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The changes being made in the Catholic bible...

approve or disapprove?

From what I've read so far, they are just translation changes which I have no problem with.

Re: The changes being made in the Catholic bible...

  • IrishPirate60IrishPirate60 Clare Island member
    Seventh Anniversary 250 Love Its 100 Comments Name Dropper
    Could you be more specific? What changes? What version? For example?
  • There are not changes to the Catholic bible. A ridiculous "translation" , actually, "interpretation and paraphrasing" would be a better term for it, called "the message" is now going to include the extra catholic books. It's nonsense. There are several approved translations the Church recommends for accurate Scripture reading.
  • This is called The Message, the Ecumenical Edition.  You could google or try reading Patheos/The Deacon's Bench.

    Odd Carrie, that the Church doesn't think it nonsense at all and said so on NCR this week.  ywia

  • agapecarrieagapecarrie member
    Knottie Warrior 1000 Comments 100 Love Its Combo Breaker
    edited July 2014
    I read what you are referring I said in my post. 

    and NCR? as in National Catholic reporter? is most certainly NOT the church. 

    the USCCB that I linked to, however, gives the list of translations and the message is not one of them. 
  • Most people learn that the more they listen, the more they learn.

    sorry about that

  • IrishPirate60IrishPirate60 Clare Island member
    Seventh Anniversary 250 Love Its 100 Comments Name Dropper
    Here's a news article about the translation. It's not an official translation; you won't hear it at Mass.

    And @agapecarrie, like it or not, the Catholic church is a big wide tent, and lots of folks are part of the raggedy band of believers.
  • Thanks, Irish.  My copy skills can be lacking :(

    I just moved to Massachusetts from NYC and my new pastor is quite enthusiastic about this.

    haha, that was when I told him that I really liked the Protestant version of the 23rd Psalm.  Guess because we had to say it and the Lord's prayer every morning.  After saluting the flag..  I am old ;)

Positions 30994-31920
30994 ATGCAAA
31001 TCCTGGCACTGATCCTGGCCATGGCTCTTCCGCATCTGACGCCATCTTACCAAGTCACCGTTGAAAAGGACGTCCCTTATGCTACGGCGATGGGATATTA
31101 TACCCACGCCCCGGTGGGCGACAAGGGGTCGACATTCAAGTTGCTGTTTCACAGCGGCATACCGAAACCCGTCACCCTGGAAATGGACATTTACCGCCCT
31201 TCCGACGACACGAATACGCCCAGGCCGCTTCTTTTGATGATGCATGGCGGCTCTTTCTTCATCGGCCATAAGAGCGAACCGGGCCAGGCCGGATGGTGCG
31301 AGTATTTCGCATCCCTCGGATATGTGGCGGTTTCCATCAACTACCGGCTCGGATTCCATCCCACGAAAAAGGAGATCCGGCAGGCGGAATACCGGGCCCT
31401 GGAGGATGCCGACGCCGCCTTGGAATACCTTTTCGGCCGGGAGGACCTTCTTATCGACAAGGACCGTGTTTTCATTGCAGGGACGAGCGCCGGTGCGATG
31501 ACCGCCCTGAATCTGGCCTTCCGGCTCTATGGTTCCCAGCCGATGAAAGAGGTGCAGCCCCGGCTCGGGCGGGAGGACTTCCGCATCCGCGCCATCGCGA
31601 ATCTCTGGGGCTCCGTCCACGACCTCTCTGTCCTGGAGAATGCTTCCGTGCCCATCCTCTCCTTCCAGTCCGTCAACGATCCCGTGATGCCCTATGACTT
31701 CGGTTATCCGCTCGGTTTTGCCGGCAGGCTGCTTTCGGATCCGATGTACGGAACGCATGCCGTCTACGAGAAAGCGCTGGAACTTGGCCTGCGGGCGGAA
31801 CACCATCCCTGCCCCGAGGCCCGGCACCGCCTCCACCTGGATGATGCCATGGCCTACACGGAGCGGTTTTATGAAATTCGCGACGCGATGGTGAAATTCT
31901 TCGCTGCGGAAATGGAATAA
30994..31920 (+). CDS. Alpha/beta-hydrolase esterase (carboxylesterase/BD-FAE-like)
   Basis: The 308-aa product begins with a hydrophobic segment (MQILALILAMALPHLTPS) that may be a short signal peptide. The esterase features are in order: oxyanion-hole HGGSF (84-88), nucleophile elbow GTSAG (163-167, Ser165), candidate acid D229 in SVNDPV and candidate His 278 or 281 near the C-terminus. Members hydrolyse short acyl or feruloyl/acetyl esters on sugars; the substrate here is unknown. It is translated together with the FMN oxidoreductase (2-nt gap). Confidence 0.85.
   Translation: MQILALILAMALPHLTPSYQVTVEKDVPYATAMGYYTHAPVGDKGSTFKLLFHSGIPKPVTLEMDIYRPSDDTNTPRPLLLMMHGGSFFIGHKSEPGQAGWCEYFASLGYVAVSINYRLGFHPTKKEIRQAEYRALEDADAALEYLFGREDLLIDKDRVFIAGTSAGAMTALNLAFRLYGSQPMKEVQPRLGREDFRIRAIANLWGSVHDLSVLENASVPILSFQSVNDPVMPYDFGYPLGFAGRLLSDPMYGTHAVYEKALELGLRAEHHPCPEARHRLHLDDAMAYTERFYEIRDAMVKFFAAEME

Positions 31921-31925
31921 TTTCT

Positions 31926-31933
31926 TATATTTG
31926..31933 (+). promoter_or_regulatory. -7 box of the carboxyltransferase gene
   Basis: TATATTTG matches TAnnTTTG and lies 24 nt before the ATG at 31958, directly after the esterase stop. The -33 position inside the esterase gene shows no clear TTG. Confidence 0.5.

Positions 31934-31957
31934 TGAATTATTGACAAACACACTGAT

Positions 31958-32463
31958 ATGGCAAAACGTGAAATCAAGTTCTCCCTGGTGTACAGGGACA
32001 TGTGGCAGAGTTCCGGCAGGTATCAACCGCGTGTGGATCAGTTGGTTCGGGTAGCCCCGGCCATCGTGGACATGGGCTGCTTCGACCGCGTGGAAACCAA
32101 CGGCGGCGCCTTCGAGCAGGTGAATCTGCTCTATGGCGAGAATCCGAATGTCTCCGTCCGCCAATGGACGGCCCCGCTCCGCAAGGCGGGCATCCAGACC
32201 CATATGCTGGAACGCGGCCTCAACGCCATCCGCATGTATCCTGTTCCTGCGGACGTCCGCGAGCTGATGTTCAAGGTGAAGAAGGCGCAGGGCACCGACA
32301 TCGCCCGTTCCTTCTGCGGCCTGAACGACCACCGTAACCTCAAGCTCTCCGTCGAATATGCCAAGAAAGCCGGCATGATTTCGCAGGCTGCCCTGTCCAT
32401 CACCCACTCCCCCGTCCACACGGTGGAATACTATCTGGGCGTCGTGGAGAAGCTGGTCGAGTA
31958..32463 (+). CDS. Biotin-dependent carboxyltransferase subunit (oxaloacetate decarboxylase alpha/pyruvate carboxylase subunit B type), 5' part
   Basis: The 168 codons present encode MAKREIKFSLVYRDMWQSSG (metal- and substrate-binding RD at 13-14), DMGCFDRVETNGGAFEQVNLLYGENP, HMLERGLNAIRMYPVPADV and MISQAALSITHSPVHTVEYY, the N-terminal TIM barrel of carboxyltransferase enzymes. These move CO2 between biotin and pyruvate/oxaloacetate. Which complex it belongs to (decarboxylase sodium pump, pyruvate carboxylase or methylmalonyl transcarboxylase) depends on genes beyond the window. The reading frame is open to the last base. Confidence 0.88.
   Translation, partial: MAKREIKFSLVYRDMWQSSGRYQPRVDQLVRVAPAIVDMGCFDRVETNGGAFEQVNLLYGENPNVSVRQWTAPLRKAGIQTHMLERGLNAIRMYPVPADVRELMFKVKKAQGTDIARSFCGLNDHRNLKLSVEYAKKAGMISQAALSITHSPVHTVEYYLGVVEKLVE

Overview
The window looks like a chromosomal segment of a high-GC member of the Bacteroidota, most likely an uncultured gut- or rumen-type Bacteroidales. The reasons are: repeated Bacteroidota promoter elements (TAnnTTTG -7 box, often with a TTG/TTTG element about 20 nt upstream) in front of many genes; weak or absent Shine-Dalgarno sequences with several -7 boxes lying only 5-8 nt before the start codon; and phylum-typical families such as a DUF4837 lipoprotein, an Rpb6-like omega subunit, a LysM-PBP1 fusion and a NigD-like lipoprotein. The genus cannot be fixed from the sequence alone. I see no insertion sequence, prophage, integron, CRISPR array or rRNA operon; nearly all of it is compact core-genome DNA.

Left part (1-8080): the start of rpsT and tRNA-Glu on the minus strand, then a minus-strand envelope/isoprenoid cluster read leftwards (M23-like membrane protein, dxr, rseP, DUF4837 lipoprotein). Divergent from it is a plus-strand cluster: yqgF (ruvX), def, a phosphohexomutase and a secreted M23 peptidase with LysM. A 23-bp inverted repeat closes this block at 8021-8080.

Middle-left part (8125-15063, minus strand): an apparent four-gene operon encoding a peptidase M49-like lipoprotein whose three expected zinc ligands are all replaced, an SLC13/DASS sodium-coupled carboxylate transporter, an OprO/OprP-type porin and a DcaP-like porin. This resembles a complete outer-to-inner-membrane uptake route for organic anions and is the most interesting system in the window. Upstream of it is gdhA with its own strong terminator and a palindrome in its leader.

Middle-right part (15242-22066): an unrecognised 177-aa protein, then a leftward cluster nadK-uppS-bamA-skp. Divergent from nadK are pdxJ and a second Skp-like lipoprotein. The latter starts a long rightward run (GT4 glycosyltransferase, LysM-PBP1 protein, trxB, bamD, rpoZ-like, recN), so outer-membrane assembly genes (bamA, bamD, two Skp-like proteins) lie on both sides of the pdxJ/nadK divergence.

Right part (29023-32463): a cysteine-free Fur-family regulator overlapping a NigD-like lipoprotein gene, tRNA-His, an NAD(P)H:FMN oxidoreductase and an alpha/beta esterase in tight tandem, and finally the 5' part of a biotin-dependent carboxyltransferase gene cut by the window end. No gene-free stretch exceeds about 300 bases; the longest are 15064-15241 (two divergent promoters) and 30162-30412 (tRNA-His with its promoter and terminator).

• IrishPirate60IrishPirate60 Clare Island member
    Seventh Anniversary 250 Love Its 100 Comments Name Dropper
    I'm old enough to remember when The Way came out in the 70s. I remember a passage where the men were fighting and someone was called a "chickensh*t" and I remember thinking, "Well! That would make me pay attention!" The Way and Good News for Modern Man editions, sexist as they were, made for some good side source material--

    I never used either in the classroom or in liturgies, but in study groups? when people got bogged down? they were helpful. Maybe especially in helping people to see that the Bible wasn't just holy book, but the stories of real people.
  • To me, it seems kind of dishonest to label it a Catholic Bible.  The translator isn't Catholic and it's not an authorized translation.  It seems useful to use it to bring the deuterocannonical books to Protestants, but the title's pretty misleading.  

    As for his style of translation, the passages felt kind of lacking to me.  I think there's a lot of depth to be seen in the passages of the Bible as written, and this felt less like translation than interpretation.  Though, I've never used a non-Catholic Bible (apart from my children's bible, which was basically a picture book) so I don't know how this one compares to their norm.  

    I would rather read commentary in modern phrasing than read the actual text that way.  I think the translation of the Bible (or anything really) should be as close to the words they would have actually used as possible.

    That said, I think there is sometimes value in pseudo-Bible reading.  My husband and I have a bible bed times story book that we read together.  The way he reads it is hilarious and it does help us get to know the stories in the Bible better.  But it can't replace actually reading the Bible.  
  • I'd much rather read an approved translation with a good commentary for study.   The Message, a paraphrase of a translation, not scripture, written from a Protestant perspective, is concerning in that it could lead people to unorthodox interpretation of scripture. The same can be said for any unapproved translation, I suppose.  As long as one is faithful to the Magisterium, reads this in tandem with an approved text, and addresses any questions, comments and concerns to their priest or spiritual director, I suppose it's alright.

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